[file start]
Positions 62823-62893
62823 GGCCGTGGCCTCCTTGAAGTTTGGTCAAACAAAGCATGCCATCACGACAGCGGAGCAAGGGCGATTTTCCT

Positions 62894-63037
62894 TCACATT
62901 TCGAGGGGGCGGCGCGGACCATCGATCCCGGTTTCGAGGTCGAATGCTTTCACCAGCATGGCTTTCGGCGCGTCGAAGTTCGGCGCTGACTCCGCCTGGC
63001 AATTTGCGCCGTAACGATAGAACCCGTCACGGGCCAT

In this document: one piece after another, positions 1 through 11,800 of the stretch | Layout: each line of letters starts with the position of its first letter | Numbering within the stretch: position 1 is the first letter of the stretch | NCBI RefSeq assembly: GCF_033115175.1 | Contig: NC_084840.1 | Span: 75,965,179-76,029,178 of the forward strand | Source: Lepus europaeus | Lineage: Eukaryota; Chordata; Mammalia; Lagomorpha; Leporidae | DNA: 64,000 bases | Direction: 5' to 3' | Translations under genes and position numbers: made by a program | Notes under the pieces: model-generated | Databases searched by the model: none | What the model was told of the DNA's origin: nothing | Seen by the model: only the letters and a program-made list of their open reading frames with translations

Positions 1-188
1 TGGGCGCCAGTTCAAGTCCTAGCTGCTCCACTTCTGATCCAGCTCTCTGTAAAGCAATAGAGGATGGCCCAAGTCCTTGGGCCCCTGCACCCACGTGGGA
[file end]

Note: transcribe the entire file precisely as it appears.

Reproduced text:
Positions 62823-62893
62823 GGCCGTGGCCTCCTTGAAGTTTGGTCAAACAAAGCATGCCATCACGACAGCGGAGCAAGGGCGATTTTCCT

Positions 62894-63037
62894 TCACATT
62901 TCGAGGGGGCGGCGCGGACCATCGATCCCGGTTTCGAGGTCGAATGCTTTCACCAGCATGGCTTTCGGCGCGTCGAAGTTCGGCGCTGACTCCGCCTGGC
63001 AATTTGCGCCGTAACGATAGAACCCGTCACGGGCCAT

In this document: one piece after another, positions 1 through 11,800 of the stretch | Layout: each line of letters starts with the position of its first letter | Numbering within the stretch: position 1 is the first letter of the stretch | NCBI RefSeq assembly: GCF_033115175.1 | Contig: NC_084840.1 | Span: 75,965,179-76,029,178 of the forward strand | Source: Lepus europaeus | Lineage: Eukaryota; Chordata; Mammalia; Lagomorpha; Leporidae | DNA: 64,000 bases | Direction: 5' to 3' | Translations under genes and position numbers: made by a program | Notes under the pieces: model-generated | Databases searched by the model: none | What the model was told of the DNA's origin: nothing | Seen by the model: only the letters and a program-made list of their open reading frames with translations

Positions 1-188
1 TGGGCGCCAGTTCAAGTCCTAGCTGCTCCACTTCTGATCCAGCTCTCTGTAAAGCAATAGAGGATGGCCCAAGTCCTTGGGCCCCTGCACCCACGTGGGA